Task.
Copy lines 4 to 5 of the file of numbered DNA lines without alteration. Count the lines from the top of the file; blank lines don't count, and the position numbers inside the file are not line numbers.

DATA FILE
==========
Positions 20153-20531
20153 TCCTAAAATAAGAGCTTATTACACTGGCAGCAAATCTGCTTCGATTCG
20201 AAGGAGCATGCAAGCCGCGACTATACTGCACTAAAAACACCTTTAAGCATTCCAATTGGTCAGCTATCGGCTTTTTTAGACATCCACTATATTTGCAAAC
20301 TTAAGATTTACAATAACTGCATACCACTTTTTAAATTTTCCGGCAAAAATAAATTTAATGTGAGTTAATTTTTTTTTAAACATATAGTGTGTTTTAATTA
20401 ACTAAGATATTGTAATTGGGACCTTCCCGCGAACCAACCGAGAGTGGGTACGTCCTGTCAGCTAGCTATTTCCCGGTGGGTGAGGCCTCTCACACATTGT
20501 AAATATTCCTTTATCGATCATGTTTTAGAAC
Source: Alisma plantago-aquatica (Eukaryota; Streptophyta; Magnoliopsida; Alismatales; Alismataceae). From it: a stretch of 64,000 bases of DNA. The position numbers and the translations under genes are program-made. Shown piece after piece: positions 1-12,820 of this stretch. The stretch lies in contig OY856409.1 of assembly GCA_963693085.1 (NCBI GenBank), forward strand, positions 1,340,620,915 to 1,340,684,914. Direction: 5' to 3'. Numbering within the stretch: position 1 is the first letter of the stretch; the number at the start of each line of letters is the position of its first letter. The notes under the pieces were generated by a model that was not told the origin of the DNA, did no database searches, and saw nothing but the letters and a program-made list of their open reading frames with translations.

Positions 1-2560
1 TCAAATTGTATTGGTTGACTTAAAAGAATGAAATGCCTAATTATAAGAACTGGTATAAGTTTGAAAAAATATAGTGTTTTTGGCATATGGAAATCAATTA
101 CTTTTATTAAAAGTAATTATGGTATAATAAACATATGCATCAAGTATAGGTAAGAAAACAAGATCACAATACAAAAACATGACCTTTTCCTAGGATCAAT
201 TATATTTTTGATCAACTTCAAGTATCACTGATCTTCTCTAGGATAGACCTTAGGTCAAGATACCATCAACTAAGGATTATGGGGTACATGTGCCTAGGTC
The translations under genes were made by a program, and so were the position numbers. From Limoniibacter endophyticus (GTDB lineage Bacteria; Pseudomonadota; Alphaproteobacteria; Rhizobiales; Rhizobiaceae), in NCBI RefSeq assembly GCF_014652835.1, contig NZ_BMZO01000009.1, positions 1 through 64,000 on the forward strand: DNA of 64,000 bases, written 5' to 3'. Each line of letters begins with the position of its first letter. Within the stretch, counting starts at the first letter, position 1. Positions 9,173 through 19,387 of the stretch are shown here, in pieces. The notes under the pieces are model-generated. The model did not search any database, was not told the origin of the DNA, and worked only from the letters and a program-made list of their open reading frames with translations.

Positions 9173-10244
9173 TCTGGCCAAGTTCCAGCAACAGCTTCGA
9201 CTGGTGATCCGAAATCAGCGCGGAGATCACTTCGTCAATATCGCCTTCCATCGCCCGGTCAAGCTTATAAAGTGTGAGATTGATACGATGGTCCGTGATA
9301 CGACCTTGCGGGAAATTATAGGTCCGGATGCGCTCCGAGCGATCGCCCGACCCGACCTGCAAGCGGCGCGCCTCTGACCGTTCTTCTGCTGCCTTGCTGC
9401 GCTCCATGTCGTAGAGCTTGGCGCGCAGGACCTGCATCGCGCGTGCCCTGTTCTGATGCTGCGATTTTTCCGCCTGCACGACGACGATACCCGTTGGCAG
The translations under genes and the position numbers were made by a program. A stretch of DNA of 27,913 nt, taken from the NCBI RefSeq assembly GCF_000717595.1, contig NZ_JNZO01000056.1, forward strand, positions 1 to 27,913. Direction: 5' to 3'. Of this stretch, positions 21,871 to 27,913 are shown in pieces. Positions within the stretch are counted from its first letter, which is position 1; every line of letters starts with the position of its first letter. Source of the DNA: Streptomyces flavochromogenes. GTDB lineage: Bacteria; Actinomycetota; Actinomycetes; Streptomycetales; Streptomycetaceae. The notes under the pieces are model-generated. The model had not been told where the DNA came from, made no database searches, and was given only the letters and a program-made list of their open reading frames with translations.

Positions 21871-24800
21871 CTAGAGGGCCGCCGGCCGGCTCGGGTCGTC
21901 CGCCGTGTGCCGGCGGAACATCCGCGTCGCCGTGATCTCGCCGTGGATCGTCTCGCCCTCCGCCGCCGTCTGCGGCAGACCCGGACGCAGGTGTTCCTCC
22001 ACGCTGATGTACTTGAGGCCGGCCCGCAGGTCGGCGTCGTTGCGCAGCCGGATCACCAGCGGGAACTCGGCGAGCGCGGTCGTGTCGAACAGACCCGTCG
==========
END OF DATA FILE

20301 TTAAGATTTACAATAACTGCATACCACTTTTTAAATTTTCCGGCAAAAATAAATTTAATGTGAGTTAATTTTTTTTTAAACATATAGTGTGTTTTAATTA
20401 ACTAAGATATTGTAATTGGGACCTTCCCGCGAACCAACCGAGAGTGGGTACGTCCTGTCAGCTAGCTATTTCCCGGTGGGTGAGGCCTCTCACACATTGT